Wii modchips have been around since the start of the year in one form or another, but some folks at the 24th Annual Chaos Communication Congress just demoed a new Wii hack that lets them have full access to the console, including all the hardware. By using a custom serial interface, they were able to grab access to the encryption and decryption keys during runtime by doing memory dumps. Don't worry about the details if you're not sure what's going on, just know that you're going to be able to run even better homebrew and "backup" Wii games in the near future. [Nintendo Scene via WiiNintendo]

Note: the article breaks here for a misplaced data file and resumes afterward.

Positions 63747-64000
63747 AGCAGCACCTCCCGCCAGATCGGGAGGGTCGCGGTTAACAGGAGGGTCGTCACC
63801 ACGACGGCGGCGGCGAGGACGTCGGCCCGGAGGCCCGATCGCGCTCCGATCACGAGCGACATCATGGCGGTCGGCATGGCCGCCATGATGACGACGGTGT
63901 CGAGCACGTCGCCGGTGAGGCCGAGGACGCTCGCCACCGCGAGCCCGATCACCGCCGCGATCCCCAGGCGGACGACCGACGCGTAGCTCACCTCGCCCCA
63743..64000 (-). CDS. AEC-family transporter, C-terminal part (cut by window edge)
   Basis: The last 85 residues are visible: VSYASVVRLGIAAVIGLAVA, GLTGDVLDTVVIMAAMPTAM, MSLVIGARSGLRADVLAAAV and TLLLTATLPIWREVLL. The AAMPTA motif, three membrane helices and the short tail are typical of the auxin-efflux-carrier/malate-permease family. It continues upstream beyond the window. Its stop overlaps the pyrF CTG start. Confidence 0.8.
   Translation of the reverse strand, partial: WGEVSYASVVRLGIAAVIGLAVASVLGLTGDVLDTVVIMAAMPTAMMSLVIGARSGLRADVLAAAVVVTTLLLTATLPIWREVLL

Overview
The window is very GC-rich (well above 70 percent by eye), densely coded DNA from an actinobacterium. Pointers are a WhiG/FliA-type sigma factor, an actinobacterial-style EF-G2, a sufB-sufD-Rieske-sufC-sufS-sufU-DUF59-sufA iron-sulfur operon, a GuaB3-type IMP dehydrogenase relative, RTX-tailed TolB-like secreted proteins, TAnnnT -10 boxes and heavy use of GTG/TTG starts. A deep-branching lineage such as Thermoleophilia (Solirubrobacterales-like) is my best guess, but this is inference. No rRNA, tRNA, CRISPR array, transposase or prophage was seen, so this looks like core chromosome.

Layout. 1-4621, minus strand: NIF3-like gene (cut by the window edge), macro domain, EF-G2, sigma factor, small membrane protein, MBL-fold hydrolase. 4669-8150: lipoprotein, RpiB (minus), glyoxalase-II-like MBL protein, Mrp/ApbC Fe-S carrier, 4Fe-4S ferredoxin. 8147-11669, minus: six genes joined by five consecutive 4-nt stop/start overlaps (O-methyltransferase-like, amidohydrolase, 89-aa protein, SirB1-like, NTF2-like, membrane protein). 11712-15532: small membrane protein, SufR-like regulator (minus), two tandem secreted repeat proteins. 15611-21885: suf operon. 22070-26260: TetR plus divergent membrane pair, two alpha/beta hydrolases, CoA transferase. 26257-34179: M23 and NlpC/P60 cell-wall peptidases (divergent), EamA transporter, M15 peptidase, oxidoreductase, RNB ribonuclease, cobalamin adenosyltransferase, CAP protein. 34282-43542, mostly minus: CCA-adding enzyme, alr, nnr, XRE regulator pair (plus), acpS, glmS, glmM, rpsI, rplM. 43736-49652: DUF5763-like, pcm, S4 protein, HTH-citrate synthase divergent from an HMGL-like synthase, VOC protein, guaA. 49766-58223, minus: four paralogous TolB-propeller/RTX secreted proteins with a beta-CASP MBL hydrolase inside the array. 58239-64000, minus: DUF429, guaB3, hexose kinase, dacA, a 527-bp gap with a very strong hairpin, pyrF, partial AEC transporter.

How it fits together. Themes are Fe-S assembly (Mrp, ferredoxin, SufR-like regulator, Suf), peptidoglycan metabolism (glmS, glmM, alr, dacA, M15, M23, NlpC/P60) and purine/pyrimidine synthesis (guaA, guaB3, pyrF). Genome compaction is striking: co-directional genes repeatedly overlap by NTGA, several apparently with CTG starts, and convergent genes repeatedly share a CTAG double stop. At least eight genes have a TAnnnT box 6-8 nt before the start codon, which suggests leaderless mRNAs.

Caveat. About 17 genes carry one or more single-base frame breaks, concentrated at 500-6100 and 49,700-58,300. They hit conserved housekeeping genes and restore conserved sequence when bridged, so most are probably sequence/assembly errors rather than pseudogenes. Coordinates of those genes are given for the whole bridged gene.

@nutbastard: You certainly do prove your point effectively, yet try to understand where robinandtami is coming from. You are essentially saying that you pirate games simply because you can, and you choose to ignore EULAs because they cannot be enforced. From a pirate's perspective, this makes perfectly good sense as they cannot see why they should pay money for something they could get for free, and not be penalized for it. On the other hand, take a look at it from a legit reseller or manufacturer's point of view. They are selling and manufacturing games/software to sustain their livelihood and make a living. While no good systems are in place to enforce rules and regulations set by these manufacturers and government bodies protecting them, it is not morally correct to blatantly defy their work and perfectly reasonable rules that they have set. One could make the argument that by pirating games, and thereby eliminating the need for resellers (EB Games, Gamestop, Target, etc.) and manufacturers (Nintendo, EA Games, Ubisoft, etc.), you are putting people out of their jobs and in the long run, creating unemployment. At the same rate that video game piracy becomes a culture, the need for manufacturers, and especially resellers, will dwindle. While manufacturers will still be needed for their developmental purposes in creating the games, they will not be needed to solicit them, and so will make just the money that very few people spend to legally buy the games-those like robinandtami who object to piracy, and those who will pirate it and then put it out in public for anyone to use. Although I am not saying I completely disagree with you, your statement "thats what p2p is - it's saying, "everyone is my friend" has fundamental issues. It is true, video game companies to not have a limit as to how many friends you can play your game with. They do not have limits on how far the TV can be from the console. BUT, your flawed philosophy does not abide by the spirit of rules and regulations that are instituted to prevent piracy. In essence, my argument against piracy boils down to two single points: 1) Pirates are damaging the video game industry and the livelihood of manufacturers/resellers. 2) While you have worded your arguments in such a way that they form many loopholes around the EULAs and rules, your loopholes do not follow the spirit of the rules and thus, are fundamentally wrong. You are absolutely on the money when you say "If I own a particular game, you can come to my house and play it, right? That's not pirating", but your statement is missing the point. Pirating games is not having someone come over and play it. Note what EULA stands for-END USER license agreement. This explicitly and inherently states that the product is for the end user, and not to be resold or redistributed. Your argument is based on your statement of "you can come over and play it, right", but that is not synonymous with piracy. It is not the same thing. Your claims do have merit, yet many are not addressing the issue at hand.